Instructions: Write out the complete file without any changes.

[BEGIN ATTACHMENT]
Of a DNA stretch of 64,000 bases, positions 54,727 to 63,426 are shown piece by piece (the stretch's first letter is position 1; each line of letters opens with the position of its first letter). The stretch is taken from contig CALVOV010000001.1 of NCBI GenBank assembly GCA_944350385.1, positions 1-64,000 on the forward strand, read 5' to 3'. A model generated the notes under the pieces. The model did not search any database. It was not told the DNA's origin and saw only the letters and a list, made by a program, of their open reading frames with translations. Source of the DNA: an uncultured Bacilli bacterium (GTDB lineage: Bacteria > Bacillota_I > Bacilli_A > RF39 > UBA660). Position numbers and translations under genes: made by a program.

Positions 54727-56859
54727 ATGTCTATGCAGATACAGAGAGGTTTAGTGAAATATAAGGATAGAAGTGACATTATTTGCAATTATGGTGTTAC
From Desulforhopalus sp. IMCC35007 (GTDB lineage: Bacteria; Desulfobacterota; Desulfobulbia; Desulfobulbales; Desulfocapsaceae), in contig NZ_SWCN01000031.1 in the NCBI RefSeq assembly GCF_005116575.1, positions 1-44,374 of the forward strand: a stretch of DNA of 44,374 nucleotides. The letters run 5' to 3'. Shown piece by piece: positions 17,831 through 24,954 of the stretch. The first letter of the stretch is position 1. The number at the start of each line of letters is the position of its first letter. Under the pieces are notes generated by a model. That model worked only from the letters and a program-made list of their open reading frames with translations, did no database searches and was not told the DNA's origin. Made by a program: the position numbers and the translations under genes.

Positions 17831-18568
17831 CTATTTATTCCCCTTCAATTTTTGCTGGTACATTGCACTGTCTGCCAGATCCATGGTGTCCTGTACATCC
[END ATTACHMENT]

Of a DNA stretch of 64,000 bases, positions 54,727 to 63,426 are shown piece by piece (the stretch's first letter is position 1; each line of letters opens with the position of its first letter). The stretch is taken from contig CALVOV010000001.1 of NCBI GenBank assembly GCA_944350385.1, positions 1-64,000 on the forward strand, read 5' to 3'. A model generated the notes under the pieces. The model did not search any database. It was not told the DNA's origin and saw only the letters and a list, made by a program, of their open reading frames with translations. Source of the DNA: an uncultured Bacilli bacterium (GTDB lineage: Bacteria > Bacillota_I > Bacilli_A > RF39 > UBA660). Position numbers and translations under genes: made by a program.

Positions 54727-56859
54727 ATGTCTATGCAGATACAGAGAGGTTTAGTGAAATATAAGGATAGAAGTGACATTATTTGCAATTATGGTGTTAC
From Desulforhopalus sp. IMCC35007 (GTDB lineage: Bacteria; Desulfobacterota; Desulfobulbia; Desulfobulbales; Desulfocapsaceae), in contig NZ_SWCN01000031.1 in the NCBI RefSeq assembly GCF_005116575.1, positions 1-44,374 of the forward strand: a stretch of DNA of 44,374 nucleotides. The letters run 5' to 3'. Shown piece by piece: positions 17,831 through 24,954 of the stretch. The first letter of the stretch is position 1. The number at the start of each line of letters is the position of its first letter. Under the pieces are notes generated by a model. That model worked only from the letters and a program-made list of their open reading frames with translations, did no database searches and was not told the DNA's origin. Made by a program: the position numbers and the translations under genes.

Positions 17831-18568
17831 CTATTTATTCCCCTTCAATTTTTGCTGGTACATTGCACTGTCTGCCAGATCCATGGTGTCCTGTACATCC